Planning for Succession: Letting Go is Difficult

By Mary Dana Korman and Steve Swartz, McGladrey & Pullen

Seventy percent of family-owned businesses do not survive to be transferred to the second generation in a successful fashion. Some are sold to outsiders or employees; some are liquidated; and some are transferred to the younger generation. Too often because of internal conflict, less than fully competent management and poor decision making, the enterprise fails when the founder is no longer involved. As the founder, it is a depressing possibility to realize that you have spent a lifetime creating and nurturing an organization that has less than a fifty-fifty chance of surviving.

The remedy lies in early succession planning and preparation of future leaders. Often, owners of family businesses avoid planning for succession. Some fear the planning process will bring up some sensitive and uncomfortable issues. Some find it hard to let go. However, it is an imperative step if your company is going to survive.

The succession planning process is two-pronged. It involves management transition planning, and it involves transitioning the ownership of the company. The founder is usually both the owner and the manager of the business, but the generation that follows may have some family members who own but do not manage, some who manage but do not own, and some who are both owners and employees. Therefore, it is helpful during the planning process to divide the problem into two distinct but intertwined aspects.

Overlap of family and business

All too often in a family business, family issues and business issues become entangled. It is difficult to figure out where one begins and the other ends. The result is a hybrid where the stresses prevent either the family or the business from functioning effectively. Recognizing and understanding the complex interaction of the two arenas will help to defuse potential difficulties in the planning of transitions and succession.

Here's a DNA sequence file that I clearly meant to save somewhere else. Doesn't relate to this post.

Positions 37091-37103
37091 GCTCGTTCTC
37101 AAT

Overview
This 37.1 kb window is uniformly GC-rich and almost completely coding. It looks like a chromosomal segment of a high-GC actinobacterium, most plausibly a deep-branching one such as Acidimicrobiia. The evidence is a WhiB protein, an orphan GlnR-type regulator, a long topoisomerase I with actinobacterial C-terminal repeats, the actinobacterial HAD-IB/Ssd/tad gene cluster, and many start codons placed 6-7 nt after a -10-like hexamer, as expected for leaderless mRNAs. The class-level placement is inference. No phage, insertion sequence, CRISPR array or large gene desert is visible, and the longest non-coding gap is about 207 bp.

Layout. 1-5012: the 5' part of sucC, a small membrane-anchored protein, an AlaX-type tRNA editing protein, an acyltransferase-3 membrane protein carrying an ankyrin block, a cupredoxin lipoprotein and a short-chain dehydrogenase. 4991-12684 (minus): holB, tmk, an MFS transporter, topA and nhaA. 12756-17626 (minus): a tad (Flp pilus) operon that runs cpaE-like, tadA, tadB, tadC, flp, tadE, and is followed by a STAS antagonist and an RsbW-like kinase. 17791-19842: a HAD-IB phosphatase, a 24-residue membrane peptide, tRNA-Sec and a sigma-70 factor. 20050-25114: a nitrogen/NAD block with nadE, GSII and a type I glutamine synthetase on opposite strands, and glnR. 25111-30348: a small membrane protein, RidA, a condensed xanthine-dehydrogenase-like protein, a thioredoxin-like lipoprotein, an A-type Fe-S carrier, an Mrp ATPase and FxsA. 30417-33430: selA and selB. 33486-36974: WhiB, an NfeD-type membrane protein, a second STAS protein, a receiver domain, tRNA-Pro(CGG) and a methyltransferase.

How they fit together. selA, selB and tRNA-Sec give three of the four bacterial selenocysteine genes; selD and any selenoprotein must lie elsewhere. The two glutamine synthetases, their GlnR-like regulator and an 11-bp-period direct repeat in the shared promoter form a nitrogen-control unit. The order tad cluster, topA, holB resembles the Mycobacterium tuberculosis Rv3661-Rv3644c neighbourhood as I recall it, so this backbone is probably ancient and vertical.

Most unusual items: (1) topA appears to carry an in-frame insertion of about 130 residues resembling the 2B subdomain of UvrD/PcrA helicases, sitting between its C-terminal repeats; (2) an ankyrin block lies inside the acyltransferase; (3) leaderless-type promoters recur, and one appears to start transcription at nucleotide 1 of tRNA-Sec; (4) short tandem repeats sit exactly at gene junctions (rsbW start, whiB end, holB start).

In the non-family firm, family and business are two distinct organizations in which its members function. The values and objectives of these two areas are distinctly different.

The family is emotion-based with members bound together by emotional ties, both positive and negative. Everything that occurs impacts the feelings of the individuals. It focuses on concerns for the security and nurturing of its members, operation out of loyalty and protectiveness. Change is minimized to maintain stability over time and to provide continuity for the individuals.

On the other hand in a business, accomplishment of tasks is the bond between members. People work together to get things done and to produce goods and services for the marketplace. Efforts are oriented outward toward the larger community, and members are valued for their competency and productivity. Change is a constant and needs to be exploited as the business works to remain alive in a fast moving marketplace.

Overlapping of family and business factors is inevitable in the family business, making life complicated for the participants and their advisors. If expectations and values are unclear or conflicting, the different characteristics and objectives breed tension and uncertainty. The greater the overlap, the greater the hazards. That same overlap also allows the strengths of the family to service the business. Keeping family struggles to a minimum and out of the business environment requires constant attention. In this context of differing family and business factors, the two dimensions of succession planning must be addressed.

Management transition planning

Management succession is the first aspect that must be addressed. Future leadership requires two primary ingredients: competency and commitment. Providing for corporate longevity is accomplished only if succeeding management possesses both of these ingredients. The following steps will help in planning.

  • Determine critical skills necessary for future leaders.
  • Define job responsibilities and expectations.
  • Assess skills and level of commitment of the next generation.
  • Establish a development plan that includes on-the-job experience plus book and classroom training.
  • Examine performance in a regular and systematic fashion.
  • Establish routine management meetings to include team building

Assessing the potential of future leaders and training them is too important to postpone, leave to chance or approach haphazardly. Creating a training plan is essential for the future success of the company. This training begins with the entry of the younger generation into the business and continues throughout their career. Learning technical skills, human relations skills, management techniques and developing leadership qualities requires systematic attention.

A critical part of preparation requires devising ways to include future successors in the decision-making process. No one becomes a good decision maker if they do not get the opportunity to make decisions, to learn from mistakes and to enjoy the satisfaction of their successes. Thorugh involving the younger members, the senior generation gains confidence in their successors as they see successful, though perhaps different, leaders in action.